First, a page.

Q. Your support has been crucial in helping the BJP form government at the Centre for the third time. You also have a long-standing demand that Bihar should be granted special status. The state Cabinet passed a resolution in this regard last year. Now that you are part of the government at the Centre, do you think that demand will be met?

A. The party’s national executive on Saturday passed a resolution seeking special category status or a special financial package from the central government for Bihar. Using the resources that the state has, there is a base that has been laid. Work to provide sadak, paani aur bijli (roads, water and power) has been done but to go forward, to take a leap from where we are and to provide opportunities for our people, we will need help from the Union government. We need financial and additional support, and we will take it up with the government. The Prime Minister (Narendra Modi) has always spoken about development in the eastern region, in Bihar. So, we are confident that whatever needs to be done for the development of Bihar will be done.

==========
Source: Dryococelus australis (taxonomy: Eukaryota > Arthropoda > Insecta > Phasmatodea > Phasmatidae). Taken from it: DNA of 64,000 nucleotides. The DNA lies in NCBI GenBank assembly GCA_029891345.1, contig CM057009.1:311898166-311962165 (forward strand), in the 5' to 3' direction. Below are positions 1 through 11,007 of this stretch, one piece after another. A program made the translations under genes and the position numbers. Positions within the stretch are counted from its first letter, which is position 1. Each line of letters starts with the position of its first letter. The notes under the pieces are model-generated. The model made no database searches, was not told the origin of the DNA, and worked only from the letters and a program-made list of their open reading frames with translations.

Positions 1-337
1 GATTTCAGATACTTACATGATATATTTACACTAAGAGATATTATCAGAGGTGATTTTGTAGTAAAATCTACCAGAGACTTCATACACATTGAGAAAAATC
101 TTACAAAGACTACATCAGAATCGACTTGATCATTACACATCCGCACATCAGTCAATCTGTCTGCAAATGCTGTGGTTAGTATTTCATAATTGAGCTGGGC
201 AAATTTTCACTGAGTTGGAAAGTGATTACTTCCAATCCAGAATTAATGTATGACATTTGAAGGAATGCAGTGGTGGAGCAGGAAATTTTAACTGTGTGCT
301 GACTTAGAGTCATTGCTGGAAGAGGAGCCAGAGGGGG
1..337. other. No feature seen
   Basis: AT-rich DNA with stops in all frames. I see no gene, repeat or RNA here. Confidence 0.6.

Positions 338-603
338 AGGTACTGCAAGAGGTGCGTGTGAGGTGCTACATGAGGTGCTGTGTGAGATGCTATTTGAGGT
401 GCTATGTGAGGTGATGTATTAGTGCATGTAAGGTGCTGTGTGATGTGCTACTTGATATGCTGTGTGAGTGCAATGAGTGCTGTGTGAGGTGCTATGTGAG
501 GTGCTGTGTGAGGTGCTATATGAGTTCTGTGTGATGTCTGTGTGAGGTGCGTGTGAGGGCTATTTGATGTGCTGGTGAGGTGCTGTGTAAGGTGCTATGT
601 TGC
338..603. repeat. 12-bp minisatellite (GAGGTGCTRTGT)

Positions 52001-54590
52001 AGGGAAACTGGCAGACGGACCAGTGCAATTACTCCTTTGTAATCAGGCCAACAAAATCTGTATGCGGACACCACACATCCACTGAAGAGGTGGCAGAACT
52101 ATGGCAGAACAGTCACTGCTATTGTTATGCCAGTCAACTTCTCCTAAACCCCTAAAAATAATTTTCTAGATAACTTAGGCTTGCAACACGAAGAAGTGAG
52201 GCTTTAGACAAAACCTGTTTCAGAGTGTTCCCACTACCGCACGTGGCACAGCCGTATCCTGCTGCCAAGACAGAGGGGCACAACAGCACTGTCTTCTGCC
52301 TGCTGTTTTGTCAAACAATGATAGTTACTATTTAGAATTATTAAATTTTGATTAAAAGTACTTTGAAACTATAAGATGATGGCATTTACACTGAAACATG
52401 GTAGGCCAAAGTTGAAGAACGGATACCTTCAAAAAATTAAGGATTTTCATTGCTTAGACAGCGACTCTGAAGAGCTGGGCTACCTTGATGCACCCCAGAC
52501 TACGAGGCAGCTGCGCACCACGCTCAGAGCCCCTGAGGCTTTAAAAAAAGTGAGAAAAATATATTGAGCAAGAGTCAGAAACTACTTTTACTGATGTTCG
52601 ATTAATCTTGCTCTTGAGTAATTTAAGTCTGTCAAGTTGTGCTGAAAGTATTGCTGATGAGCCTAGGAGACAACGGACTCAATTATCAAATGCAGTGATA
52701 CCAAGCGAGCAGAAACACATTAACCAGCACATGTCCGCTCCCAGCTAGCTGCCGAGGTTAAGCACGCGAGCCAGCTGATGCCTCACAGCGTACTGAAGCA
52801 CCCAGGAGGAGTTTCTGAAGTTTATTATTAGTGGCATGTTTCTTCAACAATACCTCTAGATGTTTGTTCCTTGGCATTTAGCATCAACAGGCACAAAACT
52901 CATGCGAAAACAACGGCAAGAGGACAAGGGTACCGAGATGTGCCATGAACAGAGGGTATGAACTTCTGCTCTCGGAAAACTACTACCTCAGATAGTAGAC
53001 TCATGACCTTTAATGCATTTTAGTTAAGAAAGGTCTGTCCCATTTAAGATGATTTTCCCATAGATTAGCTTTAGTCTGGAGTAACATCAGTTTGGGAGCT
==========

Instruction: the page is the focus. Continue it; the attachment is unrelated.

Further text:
Q. Have you had any discussions on this with your ally?

A. The government has just been sworn in, but we will take it up and have this discussion.

Q. The issue of irregularities in the conduct of examinations and paper leaks has affected millions of students across the country, including in Bihar. Have you raised the issue with the alliance partner and what is your take on this?